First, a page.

The patients are mostly bothered after TURP by incontinence. Wasson et al. [7] analysed 7.055 patients and found that 1.0% of them had total urinary incontinence attributed mostly to technical failures, 2.2% of patients claimed about stress incontinence which could be attributed to any operative technical failures or to other causes as infection, stone, incoplete TURP (residual prostatic adenoma tissue), and chronic prostatitis.
The urethral stricture and the bladder neck contracture are one of the most frequent postoperative complications. Lentz [8] collected data from 12.003 patients has been published in various journals. Among those patients the urethral stricture was proven in 3.1% (0.5-9.7), bladder neck contracture 1,7% (1.3-2.1), and both complications in 3.7% (0.7-10.1). The most frequent localisation of urethral stricture is bulbar part of the urethra (table VI). Typical stricture of the urethra is demonstrated by urethrography (Fig. 1).
Horninger et al. [4] analysing their series of 775 men submitted to TURP found urethral stricture in 3.7%, UTI 3,9%, bladder neck contracture 1.9% and late postoperative bleeding 1.7% of patients.
The potency after TURP has been studied by the number of authors and there is no evidence of correlation between TURP and impotence. The retrograde ejaculation is mostly associated to TURP in 60-80% of the cases. It cannot be avoided but the patient should be informed on the risk of the complication before operation.
The technique of TURP is well established but depends on the skill and experience of urologist, therefore some of the patient has to undergo to repeated operation. Roos and Ramsey [9] reviewed the fates of 1.885 patients. Within one year 2,3-4,3% of them were re-operated. The repeated TURP performed 5 years after primary one was carried out in 8,9-9,7%, whereas after 8 years in 12.0-15.5% of the patients. The mean re-operation rate in different publications is defined as 5-10% in consecutive 5-years periods.
Final remarks
Some of many different causes of complications after TURP are listed below:
n transurethral insertion of the resectoscope without optical control,
n not enough lubricant injected into the urethra,
n improper technique used,
n decreased body temperature,
n high intravesical pressure,
n infection during TURP,
n no antibacterial prophylaxis i perioperative period.
Almost all of them are discussed widely but body temperature is not in front.
How decreasing of body temperature during the procedure could be avoided? There are some rules to prevent it:
n draping should not be wet,
n intravenous infusion fluids must be at body temperature,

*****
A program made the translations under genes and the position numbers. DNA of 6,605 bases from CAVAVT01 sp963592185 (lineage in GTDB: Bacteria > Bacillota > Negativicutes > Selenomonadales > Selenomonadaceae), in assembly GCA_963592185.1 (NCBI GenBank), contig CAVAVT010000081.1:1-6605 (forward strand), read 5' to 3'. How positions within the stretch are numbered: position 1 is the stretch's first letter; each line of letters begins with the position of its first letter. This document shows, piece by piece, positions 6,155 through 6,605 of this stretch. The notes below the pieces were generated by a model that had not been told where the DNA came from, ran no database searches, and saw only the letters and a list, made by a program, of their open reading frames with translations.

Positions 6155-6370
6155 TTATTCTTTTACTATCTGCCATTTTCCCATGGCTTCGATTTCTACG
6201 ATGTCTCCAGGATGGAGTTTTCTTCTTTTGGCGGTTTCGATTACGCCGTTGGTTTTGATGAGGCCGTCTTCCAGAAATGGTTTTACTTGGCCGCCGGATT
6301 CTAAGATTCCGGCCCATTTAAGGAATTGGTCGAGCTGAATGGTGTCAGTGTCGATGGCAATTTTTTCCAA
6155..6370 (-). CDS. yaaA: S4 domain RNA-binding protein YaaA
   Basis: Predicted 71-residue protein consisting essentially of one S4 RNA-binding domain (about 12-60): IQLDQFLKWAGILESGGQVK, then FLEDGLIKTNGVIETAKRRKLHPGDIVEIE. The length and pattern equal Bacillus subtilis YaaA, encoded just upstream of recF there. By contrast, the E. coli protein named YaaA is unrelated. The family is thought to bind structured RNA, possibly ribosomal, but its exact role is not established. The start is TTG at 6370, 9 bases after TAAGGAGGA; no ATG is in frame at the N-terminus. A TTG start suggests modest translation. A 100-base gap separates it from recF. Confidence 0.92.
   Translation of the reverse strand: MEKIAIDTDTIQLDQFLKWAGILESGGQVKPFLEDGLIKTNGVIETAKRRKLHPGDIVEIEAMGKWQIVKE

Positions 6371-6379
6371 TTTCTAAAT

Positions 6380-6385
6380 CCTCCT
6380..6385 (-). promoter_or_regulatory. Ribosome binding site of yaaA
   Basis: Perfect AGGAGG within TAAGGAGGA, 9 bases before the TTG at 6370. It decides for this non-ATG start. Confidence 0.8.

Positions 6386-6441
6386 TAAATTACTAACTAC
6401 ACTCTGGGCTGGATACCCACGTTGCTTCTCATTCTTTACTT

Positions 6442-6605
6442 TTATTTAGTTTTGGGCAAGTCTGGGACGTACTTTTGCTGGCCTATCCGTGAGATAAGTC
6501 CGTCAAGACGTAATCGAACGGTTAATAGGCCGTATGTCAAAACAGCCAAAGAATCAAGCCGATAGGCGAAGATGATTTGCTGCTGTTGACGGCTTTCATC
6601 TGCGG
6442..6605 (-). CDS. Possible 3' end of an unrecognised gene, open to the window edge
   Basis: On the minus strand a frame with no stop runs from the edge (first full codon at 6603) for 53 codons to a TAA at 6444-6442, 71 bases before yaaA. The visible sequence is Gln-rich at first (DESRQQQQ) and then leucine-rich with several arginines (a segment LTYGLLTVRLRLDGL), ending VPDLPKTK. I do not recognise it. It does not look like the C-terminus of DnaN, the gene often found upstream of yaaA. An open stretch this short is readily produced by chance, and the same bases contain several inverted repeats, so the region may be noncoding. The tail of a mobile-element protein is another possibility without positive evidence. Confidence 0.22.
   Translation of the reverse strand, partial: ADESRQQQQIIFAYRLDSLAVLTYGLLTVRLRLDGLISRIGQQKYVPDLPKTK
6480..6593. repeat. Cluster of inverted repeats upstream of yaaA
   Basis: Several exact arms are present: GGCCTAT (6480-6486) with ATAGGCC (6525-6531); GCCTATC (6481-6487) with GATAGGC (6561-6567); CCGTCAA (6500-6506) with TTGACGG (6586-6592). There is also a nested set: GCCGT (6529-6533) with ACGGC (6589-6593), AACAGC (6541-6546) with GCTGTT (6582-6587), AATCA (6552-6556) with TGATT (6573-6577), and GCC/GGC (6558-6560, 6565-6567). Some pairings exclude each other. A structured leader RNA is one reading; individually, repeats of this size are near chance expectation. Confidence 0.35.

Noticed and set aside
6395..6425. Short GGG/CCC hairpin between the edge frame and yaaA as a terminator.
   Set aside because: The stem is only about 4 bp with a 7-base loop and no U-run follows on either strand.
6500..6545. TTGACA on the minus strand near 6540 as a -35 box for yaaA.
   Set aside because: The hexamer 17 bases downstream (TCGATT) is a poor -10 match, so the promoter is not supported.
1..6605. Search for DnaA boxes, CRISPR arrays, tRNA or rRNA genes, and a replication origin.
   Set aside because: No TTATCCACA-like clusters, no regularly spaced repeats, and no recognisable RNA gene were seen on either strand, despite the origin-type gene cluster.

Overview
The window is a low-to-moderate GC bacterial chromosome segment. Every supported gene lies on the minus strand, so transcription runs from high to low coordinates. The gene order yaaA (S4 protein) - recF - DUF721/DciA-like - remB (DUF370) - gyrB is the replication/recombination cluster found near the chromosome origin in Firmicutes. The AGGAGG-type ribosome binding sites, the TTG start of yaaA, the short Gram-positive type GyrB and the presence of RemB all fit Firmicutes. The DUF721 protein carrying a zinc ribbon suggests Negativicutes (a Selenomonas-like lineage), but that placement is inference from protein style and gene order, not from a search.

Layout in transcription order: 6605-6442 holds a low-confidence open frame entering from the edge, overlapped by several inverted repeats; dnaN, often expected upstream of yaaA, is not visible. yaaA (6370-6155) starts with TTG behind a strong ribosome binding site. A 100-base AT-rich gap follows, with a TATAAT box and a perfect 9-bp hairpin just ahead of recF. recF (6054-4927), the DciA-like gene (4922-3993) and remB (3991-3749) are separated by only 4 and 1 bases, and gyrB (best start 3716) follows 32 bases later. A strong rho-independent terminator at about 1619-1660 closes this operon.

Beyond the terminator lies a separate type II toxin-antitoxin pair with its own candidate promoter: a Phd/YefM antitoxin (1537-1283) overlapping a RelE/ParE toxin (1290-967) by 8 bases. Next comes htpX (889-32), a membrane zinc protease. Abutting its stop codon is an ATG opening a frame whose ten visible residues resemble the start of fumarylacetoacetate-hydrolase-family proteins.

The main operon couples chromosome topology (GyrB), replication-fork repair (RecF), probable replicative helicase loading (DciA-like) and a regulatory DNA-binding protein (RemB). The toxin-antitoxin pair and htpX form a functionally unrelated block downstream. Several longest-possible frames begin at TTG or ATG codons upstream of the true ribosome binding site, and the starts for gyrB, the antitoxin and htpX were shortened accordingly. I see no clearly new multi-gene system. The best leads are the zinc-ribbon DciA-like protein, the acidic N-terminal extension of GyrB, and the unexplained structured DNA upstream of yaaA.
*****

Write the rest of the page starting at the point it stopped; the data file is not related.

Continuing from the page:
n optimal room temperature in the operation theatre,
n irrigation fluids temperature must be 41-42oC,
n Warning! The thermometer measures the temperature of the irrigation fluid at the level of the reservoir, whereas temperature of fluid going to the bladder is lower!

To prevent TUR-syndrome we have to take care on the pressure and flow of the irrigation fluid (constant flow, maximum 30 cm H2O). In order to prevent high irrigation fluid pressure Iglesias type of resectoscope with constant outflow should be used or suprapubic percutaneous cystostomy in selected cases should be performed.
The incontinence is the most terrible complication. Respect to the resection border line at the verumontanum level is important. For beginners to mark this border with resectoscope loop is advised.
To prevent urethral stricture a prophylactic meatotomy and urethrotomy in selected cases should be advised. Bladder neck contracture is mostly associated to resected volume less than 10 g. The use of resectoscope with rotation tube prevents any lesion of the urethral urothelium.
Some factors can reduce the indication of TURP resulting in less complication (table VII). The most important factor to decrease the complications is the experience. Some new methods, as for instance transurethral vaporisation-resection of the prostate [10] or coagulating-intermittent-cutting reduce the intraoperative and postoperative blood loss [11,12,13]. Sandfeldt et al. [14] and Donohue et al. [15] et al. advise preoperative 3 month finasteride treatment to reduce bleeding and blood loss.


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adres autorów

Imre Romics
Dept. of Urology
Semmelweis Medical University
Üllői 78/B
Budapest H-1082, Hungary